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Powell Butte cowboy Deaglán Lundquist qualifies for Cowboy Channel Jr. Nationals at Rodeo in Fort Worth, before competing in finals at AT&T Stadium in Arlington Texas

LON AUSTIN - Deaglán Lundquist makes a saddle bronc ride last year at the Tri-County Rodeo. Lundquist recently placed fourth in the Cowboy Channel Junior Nationals. The semifinals of the event were held at Will Rogers Memorial Stadium in Fort Worth, while the finals were held at AT&T Stadium in Arlington, Texas.

Deaglán Lundquist is riding a high.

The Powell Butte high school student has just returned from the Cowboy Channel Junior Nationals at the AT&T Stadium in Arlington, Texas, where he placed fourth in saddle bronc riding.

"It was a great experience," Lundquist said. "I was really kind of starstruck thinking of all the great people who have been in that arena and have played football in those places."

Lundquist qualified for the finals after winning the first go-round in the semifinals, which were held at Will Rogers Memorial Coliseum in Fort Worth, Texas, the first weekend of March.

Will Rogers Memorial Coliseum is the former home of the Fort Worth Stock Show and Rodeo and is one of the Professional Rodeo Cowboys Association's major winter stops.

The go-round win propelled Lundquist to the finals, which were held the following weekend.

Lundquist arrived at AT&T Stadium hours before the first go-round of the finals and said that he was impressed with the size of the stadium.

"When we got there, there weren't a lot of people," he said. "We were there three or four hours, and there wasn't anyone in the stands. Then before we did our grand entry, I walked out and looked up a bit and there were a bunch of people, and I was nervous for a while, but as soon as they ran the bucking horses, my head went blank and I just figured out the job that I needed to do. Nervous for a while, but after getting ready, it just faded away. Kind of got tunnel vision, I suppose."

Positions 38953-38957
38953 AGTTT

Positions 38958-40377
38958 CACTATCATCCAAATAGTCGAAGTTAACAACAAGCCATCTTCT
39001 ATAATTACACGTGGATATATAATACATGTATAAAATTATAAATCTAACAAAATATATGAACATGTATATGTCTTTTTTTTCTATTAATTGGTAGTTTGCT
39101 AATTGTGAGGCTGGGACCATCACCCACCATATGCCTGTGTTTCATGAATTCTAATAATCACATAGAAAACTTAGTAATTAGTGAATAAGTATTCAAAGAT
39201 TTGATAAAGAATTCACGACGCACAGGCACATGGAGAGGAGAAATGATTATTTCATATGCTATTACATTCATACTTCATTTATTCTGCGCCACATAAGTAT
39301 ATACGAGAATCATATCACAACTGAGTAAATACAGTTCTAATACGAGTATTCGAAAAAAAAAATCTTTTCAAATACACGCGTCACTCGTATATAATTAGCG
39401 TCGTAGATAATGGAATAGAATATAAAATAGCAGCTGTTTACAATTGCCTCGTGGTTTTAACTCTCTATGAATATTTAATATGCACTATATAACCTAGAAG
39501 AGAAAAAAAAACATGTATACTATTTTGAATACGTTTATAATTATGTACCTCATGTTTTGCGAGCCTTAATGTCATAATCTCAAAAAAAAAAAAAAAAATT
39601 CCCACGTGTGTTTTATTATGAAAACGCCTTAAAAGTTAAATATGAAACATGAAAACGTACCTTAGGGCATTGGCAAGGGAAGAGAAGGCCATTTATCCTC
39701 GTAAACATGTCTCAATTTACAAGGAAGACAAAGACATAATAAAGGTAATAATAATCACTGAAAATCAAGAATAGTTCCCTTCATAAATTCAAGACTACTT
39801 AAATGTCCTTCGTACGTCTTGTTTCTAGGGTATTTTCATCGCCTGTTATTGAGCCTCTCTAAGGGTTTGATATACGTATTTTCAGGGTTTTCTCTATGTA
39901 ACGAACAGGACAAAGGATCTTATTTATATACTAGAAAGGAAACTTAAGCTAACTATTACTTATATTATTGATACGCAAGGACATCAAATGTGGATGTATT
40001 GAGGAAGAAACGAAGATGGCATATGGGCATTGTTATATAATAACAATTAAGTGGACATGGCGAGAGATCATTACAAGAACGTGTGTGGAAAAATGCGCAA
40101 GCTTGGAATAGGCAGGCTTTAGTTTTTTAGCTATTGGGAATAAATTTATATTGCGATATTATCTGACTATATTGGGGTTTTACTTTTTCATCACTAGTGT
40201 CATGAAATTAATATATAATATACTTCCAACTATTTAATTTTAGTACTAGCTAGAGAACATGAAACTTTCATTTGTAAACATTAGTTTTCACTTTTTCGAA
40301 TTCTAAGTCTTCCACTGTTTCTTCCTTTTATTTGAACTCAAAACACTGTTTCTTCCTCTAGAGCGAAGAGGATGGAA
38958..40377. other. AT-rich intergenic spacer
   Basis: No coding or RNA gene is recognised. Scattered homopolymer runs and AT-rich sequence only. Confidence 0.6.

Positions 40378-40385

With his nerves gone, Lundquist made qualified rides both nights of the finals.

"There's nothing else really like it that I've experienced," he said. There's just people all around and so many different sounds and smells and everything and walking through the big concrete tunnels and stuff. And then all of a sudden, there is a rodeo in the arena with horses and bulls and then looking up in the stadium, and it is just packed with people as far up as you can see — just people all over it. It was a really great experience. There's nothing else like it."

Lundquist said he was disappointed he didn't place higher. One of the horses he rode in the finals had propelled a cowboy from Louisiana to a go-round win at the semifinals. However, the horse failed to buck as well in the larger AT&T arena.

"He kind of got lost in the bigger arena and didn't have the same kind of trip he usually does," Lundquist said. "I just wish he would have had a little bit better of a trip and not been so lost in that big arena. But I'm happy with it. You always want to be first and go into it wanting to win, but it was a great experience, and being fourth is a pretty good accomplishment."

Lundquist says that many people have helped him throughout his short career.

"I think I've had a lot of help from different people," he said. "The rodeo community has just really tried not to give up. I've had a lot of great people help me and keep me going through rough spells and when things haven't been working as well for me. I'd just like to thank the Crooked River Roundup for helping me get to this great place and everyone else who has helped me and sponsored me to go to these great places and believed in me and my rodeo goals."

Lundquist was expecting to have a short break following the Cowboy Channel Junior Nationals before the start of the high school rodeo season. However, that season is on hold at least for now.

"It's kind of disappointing to not be able to look forward to high school rodeo after being off for the winter and not having as many rodeos to go to," he said.

However, he was quick to add that there are still other events that he is planning on participating in.

He competed in a calf roping event in Burns this past weekend. He is also team roping. All that's missing is the opportunity to ride rough stock.

Looking forward, Lundquist plans to go to college and major in agriculture business management, as well as compete in rodeo. Following college, he hopes to compete in professional rodeo before eventually raising rough stock and cattle.

So, what was the best part about his recent experience?

"Just being able to learn new things and getting to hang out with kids that maybe I don't get to see except for places like high school nationals and things like that," Lundquist said. "And being with guys that pro rodeo and getting tips and building relationships with them and further rodeo experiences."

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